We're fast approaching the only day of the year when there won't be any negative newspaper headlines. Sadly however that's just because it's the only day of the year when newspapers aren't printed. The fact that this is billed as a time of peace and good will can't mask the fact that we live in a broken world.
Cases of domestic violence rise over Christmas. The first working day in January is known as ‘Divorce Day’. December 25th isn't exempt from brutal murders, such as when a man gunned down his family as they opened presents in the 'Christmas Capital of Texas' in 2011. Even Good King Wenceslas, who spread Christianity among the Czechs, was murdered by his half-brother.
Although our Christmas may be tragedy-free, it's never quite as good as we expect. Children are soon bored with presents they've anxiously waited months for. Parents have the tension of family being round and the stress of trying to get the dinner ready. Soon, it's all over. We find ourselves saying: 'is that it?' And we start looking forward to whatever the next big event is.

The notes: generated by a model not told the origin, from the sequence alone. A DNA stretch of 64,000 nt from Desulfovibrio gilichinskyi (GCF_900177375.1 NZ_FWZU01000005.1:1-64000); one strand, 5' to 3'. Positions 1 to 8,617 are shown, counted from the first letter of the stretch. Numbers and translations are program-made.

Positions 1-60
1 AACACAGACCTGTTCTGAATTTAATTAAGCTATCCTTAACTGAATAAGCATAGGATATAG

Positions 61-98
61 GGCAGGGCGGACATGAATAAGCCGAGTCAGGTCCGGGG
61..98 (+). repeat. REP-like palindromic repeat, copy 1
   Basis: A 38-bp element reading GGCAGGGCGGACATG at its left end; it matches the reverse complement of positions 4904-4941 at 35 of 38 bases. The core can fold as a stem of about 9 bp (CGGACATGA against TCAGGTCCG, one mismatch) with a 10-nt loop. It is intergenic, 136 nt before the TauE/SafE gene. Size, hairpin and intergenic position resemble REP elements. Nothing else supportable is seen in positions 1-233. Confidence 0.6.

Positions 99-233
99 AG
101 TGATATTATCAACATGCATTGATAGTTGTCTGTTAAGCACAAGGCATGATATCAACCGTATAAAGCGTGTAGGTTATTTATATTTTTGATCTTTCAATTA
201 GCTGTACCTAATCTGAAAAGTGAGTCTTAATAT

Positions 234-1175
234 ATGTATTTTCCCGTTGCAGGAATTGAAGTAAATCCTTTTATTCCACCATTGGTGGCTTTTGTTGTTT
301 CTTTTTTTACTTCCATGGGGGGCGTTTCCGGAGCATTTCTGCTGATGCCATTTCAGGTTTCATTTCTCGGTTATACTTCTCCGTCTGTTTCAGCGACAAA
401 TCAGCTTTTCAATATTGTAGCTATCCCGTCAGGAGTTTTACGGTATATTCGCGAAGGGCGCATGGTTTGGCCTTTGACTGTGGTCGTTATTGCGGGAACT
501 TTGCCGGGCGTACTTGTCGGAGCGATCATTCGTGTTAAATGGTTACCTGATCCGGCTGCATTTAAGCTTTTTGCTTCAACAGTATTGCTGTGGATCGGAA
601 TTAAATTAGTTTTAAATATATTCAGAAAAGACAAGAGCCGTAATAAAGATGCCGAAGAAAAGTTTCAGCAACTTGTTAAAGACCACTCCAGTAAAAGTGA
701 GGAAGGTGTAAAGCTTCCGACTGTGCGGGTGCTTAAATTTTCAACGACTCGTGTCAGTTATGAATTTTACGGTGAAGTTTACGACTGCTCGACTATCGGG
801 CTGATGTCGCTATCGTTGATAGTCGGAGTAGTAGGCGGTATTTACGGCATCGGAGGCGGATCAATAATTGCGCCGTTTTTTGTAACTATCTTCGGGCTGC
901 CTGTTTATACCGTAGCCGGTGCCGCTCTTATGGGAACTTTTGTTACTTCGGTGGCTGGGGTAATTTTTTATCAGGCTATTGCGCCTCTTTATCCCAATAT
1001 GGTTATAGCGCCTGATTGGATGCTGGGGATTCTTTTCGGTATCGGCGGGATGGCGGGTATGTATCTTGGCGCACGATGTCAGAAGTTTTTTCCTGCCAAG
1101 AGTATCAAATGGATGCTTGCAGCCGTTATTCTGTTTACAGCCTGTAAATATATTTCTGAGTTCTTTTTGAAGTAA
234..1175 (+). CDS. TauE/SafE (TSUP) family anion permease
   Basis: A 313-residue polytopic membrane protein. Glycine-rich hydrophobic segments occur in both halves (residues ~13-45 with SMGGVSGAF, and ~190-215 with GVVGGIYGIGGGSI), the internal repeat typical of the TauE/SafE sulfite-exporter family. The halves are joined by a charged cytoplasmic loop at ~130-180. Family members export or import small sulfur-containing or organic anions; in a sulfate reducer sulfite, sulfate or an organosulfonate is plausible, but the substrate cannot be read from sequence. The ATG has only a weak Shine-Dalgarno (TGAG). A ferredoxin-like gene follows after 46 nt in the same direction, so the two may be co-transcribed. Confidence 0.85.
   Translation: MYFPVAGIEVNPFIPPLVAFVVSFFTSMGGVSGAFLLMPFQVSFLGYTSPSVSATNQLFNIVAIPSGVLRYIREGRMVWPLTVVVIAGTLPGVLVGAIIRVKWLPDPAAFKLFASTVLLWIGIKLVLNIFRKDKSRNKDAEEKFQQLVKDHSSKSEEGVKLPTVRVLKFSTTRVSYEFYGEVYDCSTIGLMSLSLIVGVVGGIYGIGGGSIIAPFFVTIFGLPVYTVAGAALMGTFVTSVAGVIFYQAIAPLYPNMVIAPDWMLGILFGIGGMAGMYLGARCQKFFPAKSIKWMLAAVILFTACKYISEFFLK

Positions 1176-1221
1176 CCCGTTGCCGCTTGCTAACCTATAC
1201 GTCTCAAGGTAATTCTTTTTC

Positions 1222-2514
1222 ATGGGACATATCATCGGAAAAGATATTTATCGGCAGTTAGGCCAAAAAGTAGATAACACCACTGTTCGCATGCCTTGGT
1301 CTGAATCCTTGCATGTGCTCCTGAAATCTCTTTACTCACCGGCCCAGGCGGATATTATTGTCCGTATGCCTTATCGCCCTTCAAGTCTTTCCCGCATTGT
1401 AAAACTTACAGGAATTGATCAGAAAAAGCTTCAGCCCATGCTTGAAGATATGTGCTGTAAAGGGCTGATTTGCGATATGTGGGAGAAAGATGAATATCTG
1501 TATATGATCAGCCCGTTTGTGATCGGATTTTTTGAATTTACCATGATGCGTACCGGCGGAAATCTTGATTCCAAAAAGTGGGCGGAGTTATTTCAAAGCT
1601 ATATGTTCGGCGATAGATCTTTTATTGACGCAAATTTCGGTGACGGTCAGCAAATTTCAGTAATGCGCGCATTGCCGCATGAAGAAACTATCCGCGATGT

But if Christmas leaves you feeling empty this year, it's a reminder that you were made with desires this world can't fulfil. C. S. Lewis once said: 'If I find in myself a desire which no experience in this world can satisfy, the most probable explanation is that I was made for another world’.
At this time of year we get glimpses of something beyond this broken world. Time with friends and loved ones, good food, a break from routine. Maybe you could almost believe that there is something magical about it. But ultimately, it disappoints.
Lewis wrote that before he became a Christian: 'an unattainable joy had hovered just beyond the grasp of my consciousness.' We look for satisfaction in this world. But the things we think will bring us joy 'are not the thing itself; they are only the scent of a flower we have not found, the echo of a tune we have not heard, news from a country we have never yet visited'.
Every fleeting pleasure that we try and hold onto this Christmas is merely a signpost to another world. Don't put so much hope in the signpost that you miss what it's pointing to.
Published in Stranraer & Wigtownshire Free Press, 15th December 2016